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Virtual hosts in JBoss

Category: JBoss

6:24 PM, Sun, Dec 2 2007

Java web application developers should be familiar with setting up hosts in Tomcat. In Tomcat, the steps are to edit conf/server.xml. In the Connector, add an attribute like: address="192.168.1.1" to make the process bind to one particular address, if desired. Of course change the port number from 8080 to 80 (more about port numbers later). Then add your host entries, like this:

<Host name="virtual-host-example.com"
   appBase="/srv/tomcat/virtual-host-example">
  <Alias>www.virtual-host-example.com</Alias>
  <Context path="" docBase="ROOT"/>
        <Valve className="org.apache.catalina.valves.FastCommonAccessLogValve"
                 directory="logs"  prefix="virtual-host-example.com_log."
                 suffix=".txt" pattern="combined" resolveHosts="false"/>
</Host>

Create the necessary docroot directory, restart the server, and you're done. You have Tomcat bound to one particular interface, and you have configured a virtual host (virtual-host-example.com) with an alias (www.virtual-host-example.com) so that users can get to the site with or without the "www". Be sure that there is a DNS A record or CNAME pointing the domain name to the address.

JBoss Application Server (AS) uses an embedded Tomcat as its web server, so virtual host configuration is similar, but not the same. All examples here will be with JBoss 4.2.2, the latest released version as of this writing.

First, changing the bind address, if necessary: JBoss looks for a system property of jboss.bind.address. This property is bound in to XML files throughout JBoss as the ${jboss.bind.address} value. See for example server/default/conf/jboss-service.xml to see how it is used. The easiest way to set the system property is to add the -b parameter when running it:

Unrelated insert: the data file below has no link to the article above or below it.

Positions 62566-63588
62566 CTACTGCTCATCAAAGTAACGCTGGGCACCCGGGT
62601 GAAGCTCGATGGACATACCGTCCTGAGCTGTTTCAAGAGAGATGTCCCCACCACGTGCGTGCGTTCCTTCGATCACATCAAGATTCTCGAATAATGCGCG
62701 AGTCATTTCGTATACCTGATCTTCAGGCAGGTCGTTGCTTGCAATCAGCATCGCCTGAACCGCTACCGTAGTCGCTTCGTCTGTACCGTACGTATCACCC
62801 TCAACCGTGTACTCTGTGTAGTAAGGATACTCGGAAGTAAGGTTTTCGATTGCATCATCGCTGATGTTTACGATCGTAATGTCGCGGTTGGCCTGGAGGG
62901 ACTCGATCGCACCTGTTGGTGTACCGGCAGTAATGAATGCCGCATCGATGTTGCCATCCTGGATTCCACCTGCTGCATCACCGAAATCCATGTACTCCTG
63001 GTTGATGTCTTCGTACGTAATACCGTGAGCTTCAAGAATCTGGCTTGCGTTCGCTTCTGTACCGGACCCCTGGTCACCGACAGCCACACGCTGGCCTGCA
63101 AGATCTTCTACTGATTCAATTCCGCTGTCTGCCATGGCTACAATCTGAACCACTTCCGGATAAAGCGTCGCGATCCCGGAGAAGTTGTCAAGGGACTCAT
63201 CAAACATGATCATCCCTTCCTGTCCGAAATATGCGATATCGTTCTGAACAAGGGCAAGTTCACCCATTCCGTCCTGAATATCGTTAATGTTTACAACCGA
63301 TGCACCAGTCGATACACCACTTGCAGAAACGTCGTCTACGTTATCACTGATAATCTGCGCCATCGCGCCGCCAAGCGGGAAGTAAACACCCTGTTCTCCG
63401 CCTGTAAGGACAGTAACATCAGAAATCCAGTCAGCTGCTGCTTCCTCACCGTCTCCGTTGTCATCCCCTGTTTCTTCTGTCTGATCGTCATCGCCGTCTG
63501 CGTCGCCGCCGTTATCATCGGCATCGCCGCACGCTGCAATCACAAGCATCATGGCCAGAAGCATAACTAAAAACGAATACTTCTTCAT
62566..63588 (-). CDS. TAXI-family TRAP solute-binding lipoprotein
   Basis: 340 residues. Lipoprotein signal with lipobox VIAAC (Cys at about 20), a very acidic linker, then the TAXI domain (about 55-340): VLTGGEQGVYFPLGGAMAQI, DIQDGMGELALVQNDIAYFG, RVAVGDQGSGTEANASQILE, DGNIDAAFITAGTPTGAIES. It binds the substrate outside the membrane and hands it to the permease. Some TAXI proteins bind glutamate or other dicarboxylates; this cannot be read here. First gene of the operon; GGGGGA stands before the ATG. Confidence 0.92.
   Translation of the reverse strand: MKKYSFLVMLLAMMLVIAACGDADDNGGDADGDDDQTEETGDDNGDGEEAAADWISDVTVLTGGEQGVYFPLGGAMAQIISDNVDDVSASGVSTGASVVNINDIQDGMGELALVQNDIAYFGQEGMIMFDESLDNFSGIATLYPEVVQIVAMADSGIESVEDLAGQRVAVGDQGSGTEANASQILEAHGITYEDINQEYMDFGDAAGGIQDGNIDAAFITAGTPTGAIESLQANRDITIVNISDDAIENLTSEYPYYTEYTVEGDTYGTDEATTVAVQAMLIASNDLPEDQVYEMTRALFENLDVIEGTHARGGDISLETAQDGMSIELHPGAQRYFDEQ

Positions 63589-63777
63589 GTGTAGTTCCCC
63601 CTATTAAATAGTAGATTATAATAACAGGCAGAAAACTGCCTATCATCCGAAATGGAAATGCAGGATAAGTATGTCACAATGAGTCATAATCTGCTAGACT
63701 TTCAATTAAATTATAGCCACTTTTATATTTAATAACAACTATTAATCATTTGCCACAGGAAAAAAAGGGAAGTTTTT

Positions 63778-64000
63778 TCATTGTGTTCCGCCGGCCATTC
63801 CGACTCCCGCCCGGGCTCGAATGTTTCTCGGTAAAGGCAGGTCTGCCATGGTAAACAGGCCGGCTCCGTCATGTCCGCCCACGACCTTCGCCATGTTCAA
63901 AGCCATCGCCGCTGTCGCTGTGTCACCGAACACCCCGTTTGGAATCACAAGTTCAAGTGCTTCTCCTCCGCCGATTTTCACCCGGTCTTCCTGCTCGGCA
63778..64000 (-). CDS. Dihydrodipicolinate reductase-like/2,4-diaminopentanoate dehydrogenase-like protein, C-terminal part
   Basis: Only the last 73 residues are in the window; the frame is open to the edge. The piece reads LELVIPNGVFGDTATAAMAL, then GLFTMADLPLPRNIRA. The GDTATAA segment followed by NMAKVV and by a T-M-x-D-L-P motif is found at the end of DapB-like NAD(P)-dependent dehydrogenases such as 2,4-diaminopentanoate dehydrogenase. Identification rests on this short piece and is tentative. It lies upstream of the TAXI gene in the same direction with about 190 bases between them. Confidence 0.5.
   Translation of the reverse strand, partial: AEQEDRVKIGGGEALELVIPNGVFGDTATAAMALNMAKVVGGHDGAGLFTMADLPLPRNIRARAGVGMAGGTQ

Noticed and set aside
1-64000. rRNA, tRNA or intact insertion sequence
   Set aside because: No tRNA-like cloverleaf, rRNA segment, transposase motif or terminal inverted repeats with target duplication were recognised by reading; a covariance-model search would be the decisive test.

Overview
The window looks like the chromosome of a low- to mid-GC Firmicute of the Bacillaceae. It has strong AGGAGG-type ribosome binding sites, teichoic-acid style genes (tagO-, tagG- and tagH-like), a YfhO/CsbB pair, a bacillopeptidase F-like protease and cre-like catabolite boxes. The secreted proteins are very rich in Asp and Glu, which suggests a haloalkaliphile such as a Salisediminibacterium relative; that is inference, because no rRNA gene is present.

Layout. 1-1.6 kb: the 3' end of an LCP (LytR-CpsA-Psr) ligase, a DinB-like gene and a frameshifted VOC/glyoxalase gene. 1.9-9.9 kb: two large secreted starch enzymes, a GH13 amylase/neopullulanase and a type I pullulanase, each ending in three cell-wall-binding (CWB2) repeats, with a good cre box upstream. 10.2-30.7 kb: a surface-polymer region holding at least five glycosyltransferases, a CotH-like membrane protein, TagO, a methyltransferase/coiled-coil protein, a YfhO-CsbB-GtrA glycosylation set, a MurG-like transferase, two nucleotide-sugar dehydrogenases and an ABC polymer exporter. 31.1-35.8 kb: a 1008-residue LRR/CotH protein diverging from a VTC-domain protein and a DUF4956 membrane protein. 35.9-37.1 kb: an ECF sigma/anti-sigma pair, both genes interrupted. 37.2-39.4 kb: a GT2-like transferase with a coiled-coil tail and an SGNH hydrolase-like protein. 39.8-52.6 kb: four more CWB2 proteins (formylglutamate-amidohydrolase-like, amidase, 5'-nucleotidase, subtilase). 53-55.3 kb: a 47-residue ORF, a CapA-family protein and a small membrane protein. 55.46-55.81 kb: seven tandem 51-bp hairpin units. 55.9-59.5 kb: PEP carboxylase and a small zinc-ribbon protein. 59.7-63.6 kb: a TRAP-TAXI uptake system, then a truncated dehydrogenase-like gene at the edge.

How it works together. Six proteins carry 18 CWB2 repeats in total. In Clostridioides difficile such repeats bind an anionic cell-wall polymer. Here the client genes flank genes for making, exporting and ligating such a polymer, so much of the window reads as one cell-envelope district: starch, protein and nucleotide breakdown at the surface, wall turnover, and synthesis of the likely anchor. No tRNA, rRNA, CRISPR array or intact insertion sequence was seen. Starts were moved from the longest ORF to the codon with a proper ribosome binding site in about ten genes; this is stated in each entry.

bin/run.sh -b 192.168.1.1

This is not convenient for production use.

The JBoss manual suggests the following: Edit the bin/run.conf file and add -Djboss.bind.address=192.168.1.1 to the JAVA_OPTS section, like this:

if [ "x$JAVA_OPTS" = "x" ]; then
   JAVA_OPTS="-Xms128m -Xmx512m -Dsun.rmi.dgc.client.gcInterval=3600000
-Dsun.rmi.dgc.server.gcInterval=3600000 -Djboss.bind.address=192.168.1.1"
fi
                

The JAVA_OPTS assignment should be all on one line. This file is also a good place to set the JAVA_HOME and other parameters.

However, -Djboss.bind.address=192.168.1.1 doesn't do anything in JBoss AS 4.2.2. A look at the org.jboss.Main source code shows that the processCommandLine() method always sets the value of the jboss.bind.address System property to 127.0.0.1. If -Djboss.bind.address=192.168.1.1 were put as an argument to the Java class, rather than in JAVA_OPTS for the JVM, it would work, but there is no way to add arguments to the Java class in run.conf. This is unfortunate.

Therefore, the only way to set the bind address is to modify bin/run.sh. Simply add the -b 192.168.1.1 argument where org.jboss.Main is being called.

As before, change the server port from 8080 to 80. This is done in the server/default/deploy/jboss-web.deployer/server.xml file, which is of course the Apache Tomcat server configuration file.

We also add the virtual hosts to server/default/deploy/jboss-web.deployer/server.xml, but in a way that is slightly different. This time, we will create abstract names for the hosts, in addition to their domain names. Let's give the name virthost to www.virtual-host-example.com. The server/default/deploy/jboss-web.deployer/server.xml will have the following Host entry added, on a production machine:

<Host name="virthost" autoDeploy="false"
  deployOnStartup="false" deployXML="false">
  <Alias>virtual-host-example.com</Alias>